“I wonder where I should start…” The dense sentiment of Yuasa Joji’s words lingered as I embarked on this literary documentation. My perishable deliberations fleeted from the quirky passionate adventures of Joji to the resolving core of Uno Chiyo’s audacious vibrancy. What, if I was a man? Would I be able to brazenly shove my penis into a vagina that voluntarily opened in front of me , without the repercussion of societal prejudices? My masculinity measured by the depth of my promiscuity reasoning the democratic sexual vulnerability. Would the sentiment of ‘love’ be on the tip of my penis, vanishing at the very instance of my sexual fulfilment? Or would I crave for the precise emotional upheaval of a woman’s dilemma? My aspirations of desiring to be a man are solely for the sense of sexual freedom. Why is it that when a woman seeks sexual pleasure for reasons other than “love” is defined through despicable labelling? Is it the sole responsibility of a woman to construe the lucid characterization of ‘love’ through her marriage and sexuality, whilst the puzzlement of the said sentiment becomes a prerogative of a man? What if I articulated through a man’s voice elucidating the woes of both the genders? Will I achieve the sense of freedom experienced by Uno Chiyo, herself? The wishful contemplation remains to be seen.
“Had I ever once been in love? Never. That was because I wasn’t the type of man who falls in love, was I?……………. I had in fact become nothing more than a scoundrel who had cleverly learned his lessons while abroad. It was just now my expertise had developed further and I was able to put on a show of falling in love.”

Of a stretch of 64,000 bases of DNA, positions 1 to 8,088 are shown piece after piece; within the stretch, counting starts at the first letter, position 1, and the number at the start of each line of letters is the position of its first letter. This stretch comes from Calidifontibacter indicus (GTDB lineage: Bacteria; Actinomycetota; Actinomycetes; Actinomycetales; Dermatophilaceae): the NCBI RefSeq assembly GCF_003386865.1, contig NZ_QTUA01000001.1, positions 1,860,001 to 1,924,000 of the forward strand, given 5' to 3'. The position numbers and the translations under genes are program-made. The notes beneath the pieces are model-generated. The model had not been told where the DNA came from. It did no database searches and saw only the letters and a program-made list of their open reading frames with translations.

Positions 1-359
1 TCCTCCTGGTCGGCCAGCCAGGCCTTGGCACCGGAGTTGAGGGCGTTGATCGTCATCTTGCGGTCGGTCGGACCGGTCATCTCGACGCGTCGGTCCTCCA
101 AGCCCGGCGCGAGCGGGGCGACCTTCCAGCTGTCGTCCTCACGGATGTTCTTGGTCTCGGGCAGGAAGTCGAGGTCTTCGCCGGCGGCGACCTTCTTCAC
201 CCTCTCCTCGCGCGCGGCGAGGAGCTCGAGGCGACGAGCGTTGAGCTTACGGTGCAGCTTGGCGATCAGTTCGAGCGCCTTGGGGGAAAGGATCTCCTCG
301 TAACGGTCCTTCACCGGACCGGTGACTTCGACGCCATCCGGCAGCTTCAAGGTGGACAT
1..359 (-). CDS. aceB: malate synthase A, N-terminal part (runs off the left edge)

The far-reaching panorama of love confessions recounting the romantic experiences of an apathetic Western-style artists challenging the traditionalist perception of women ; experimenting on new found liberation of woman’s sexuality and financial independence. Uno Chiyo ardently scripts the attention-grabbing lifestyles or to be truthful, life choices of three audacious female protagonists associated with the progressive picture of the Japanese “modern girls”- modan garu or ‘mo-ga’. The steady rise in urbanisation brought a plethora of social changes with young women replacing their reams of kimono with much vibrant and fanciful Western-styled clothing, aping the Westernized philosophies the modernized youth culture engaged in a bohemian existence scandalous to the yet traditionalist Japanese society. Chiyo, herself being at the helm of such restructured image led an outrageously audacious life with her preference for vibrant make-up and chic dressing and for her democratic approach to social and personal demeanour. The idea of love and sex etched by the irrational imagery of “good wife” or “good girl” smothers the women in this manuscript by constant ethical validity. The knotty lives of the four women enmeshed with Joji’s capricious oddity reflect Chiyo’s own asphyxiation when experimenting with the new found freedom, the men in her life and the matrimonial hypocrisy.
If Joji can mull over the probabilities of genuine love with a pardonable defence, why is the same self-exploring conduct of Takao or Tomoko’s experimentation seen as scandalous and wayward act? When the act of sex weighs more towards the lure of lust than love, can’t it be enjoyed with gusto,equally by both men and women without the latter being embellished with unflattering terminology? The concept of love is not as vacillating as the male protagonist, seeing that the sentiment of love does eventually flourish to a fanatical climax.
“This what a home was supposed to be and in a home it made no difference what the husband thought or what was on the wife’s mind, just as long as one lived peacefully, wrapped in great warmth.”